\xA0\xA0\xA0\xA0\xA0\xA0\xA0\xA0\xA0Specific exceptions to Miranda
\xA0\xA0\xA0\xA0\xA0\xA0\xA0\xA0\xA0Routine booking questions
\xA0\xA0\xA0\xA0\xA0\xA0\xA0\xA0\xA0In Pennsylvania v. Muniz, 17 the U.S. Supreme Court held that a defendant’s responses to routine questions regarding his name, address, height, weight, eye color, date of birth and current age were admissible despite the fact that Miranda warnings had not been given.18 After being arrested for driving under the influence, Muniz was brought to the Cumberland County Booking Center by police who had a routine practice of videotaping the booking procedure of those suspected of driving while intoxicated.19 Muniz was informed that he was being videotaped but was not given his Miranda warnings.20 He was asked by an officer to provide his name, address, height, weight, eye color, date of birth and current age. Muniz answered the officer’s questions, slurring his words and stumbling over his address and age.21 The videotape of the booking procedure was admitted into evidence over defense counsel’s objection that Muniz’s slurred responses were incriminating and that he had not been advised of his right not to incriminate himself under Miranda. The Court held that Muniz’s responses to the booking questions fell within a “routine booking question” exception, which exempts from Miranda’s coverage questions to secure the “biographical data necessary to complete booking or pretrial services.”22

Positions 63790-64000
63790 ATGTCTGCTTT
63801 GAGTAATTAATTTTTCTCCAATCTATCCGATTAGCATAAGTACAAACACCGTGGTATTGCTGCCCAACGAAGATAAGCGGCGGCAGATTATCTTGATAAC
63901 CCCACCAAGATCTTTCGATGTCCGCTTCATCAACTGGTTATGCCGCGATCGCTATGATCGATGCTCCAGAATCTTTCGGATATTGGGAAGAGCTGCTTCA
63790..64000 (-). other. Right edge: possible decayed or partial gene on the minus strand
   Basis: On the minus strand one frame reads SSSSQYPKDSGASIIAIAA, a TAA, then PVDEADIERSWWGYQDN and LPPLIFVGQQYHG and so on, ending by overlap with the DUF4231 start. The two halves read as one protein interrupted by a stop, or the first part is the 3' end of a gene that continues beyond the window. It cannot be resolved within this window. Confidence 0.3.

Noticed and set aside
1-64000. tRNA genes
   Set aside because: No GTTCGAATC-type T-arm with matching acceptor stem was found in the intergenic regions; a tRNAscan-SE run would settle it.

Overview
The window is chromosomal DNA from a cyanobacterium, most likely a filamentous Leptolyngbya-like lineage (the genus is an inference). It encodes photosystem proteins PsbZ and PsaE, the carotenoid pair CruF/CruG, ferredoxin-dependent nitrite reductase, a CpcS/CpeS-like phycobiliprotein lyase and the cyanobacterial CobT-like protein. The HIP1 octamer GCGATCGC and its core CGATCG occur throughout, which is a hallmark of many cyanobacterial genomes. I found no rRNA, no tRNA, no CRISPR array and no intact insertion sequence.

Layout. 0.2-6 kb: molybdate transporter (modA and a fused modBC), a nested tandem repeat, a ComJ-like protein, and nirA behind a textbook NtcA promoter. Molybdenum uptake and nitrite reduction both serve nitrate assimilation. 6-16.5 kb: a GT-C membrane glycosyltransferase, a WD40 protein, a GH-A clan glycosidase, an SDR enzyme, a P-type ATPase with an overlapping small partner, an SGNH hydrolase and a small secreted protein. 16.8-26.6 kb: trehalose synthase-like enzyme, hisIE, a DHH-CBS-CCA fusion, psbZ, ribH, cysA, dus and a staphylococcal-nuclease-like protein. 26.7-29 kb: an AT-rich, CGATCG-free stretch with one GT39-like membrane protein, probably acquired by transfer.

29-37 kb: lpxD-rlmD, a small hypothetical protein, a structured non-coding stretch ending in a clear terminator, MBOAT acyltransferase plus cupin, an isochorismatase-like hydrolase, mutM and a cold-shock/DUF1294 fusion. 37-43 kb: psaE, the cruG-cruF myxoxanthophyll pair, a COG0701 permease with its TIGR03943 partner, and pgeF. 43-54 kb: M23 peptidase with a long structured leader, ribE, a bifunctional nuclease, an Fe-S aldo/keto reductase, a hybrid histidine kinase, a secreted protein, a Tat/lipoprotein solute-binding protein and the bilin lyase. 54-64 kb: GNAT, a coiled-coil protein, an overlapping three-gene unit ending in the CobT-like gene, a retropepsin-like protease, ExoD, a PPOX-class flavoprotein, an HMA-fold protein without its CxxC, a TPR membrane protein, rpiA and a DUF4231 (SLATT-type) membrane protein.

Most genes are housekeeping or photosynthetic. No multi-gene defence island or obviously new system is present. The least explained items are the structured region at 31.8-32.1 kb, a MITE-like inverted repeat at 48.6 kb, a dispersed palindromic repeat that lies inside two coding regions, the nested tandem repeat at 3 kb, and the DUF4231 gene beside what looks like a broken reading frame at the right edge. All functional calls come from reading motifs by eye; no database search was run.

\xA0\xA0\xA0\xA0\xA0\xA0\xA0\xA0\xA0Questions asked during the booking process designed to elicit incriminating statements do not fall within this exception and should be inadmissible unless the suspect has been given the Miranda warnings and waived his rights.23
\xA0\xA0\xA0\xA0\xA0\xA0\xA0\xA0\xA0In New York v. Quarles, 24 the U.S. Supreme Court held that Miranda warnings are not required in situations involving an immediate risk of danger to the public.25 Officers were stopped by a young woman who told them she had just been raped at gunpoint...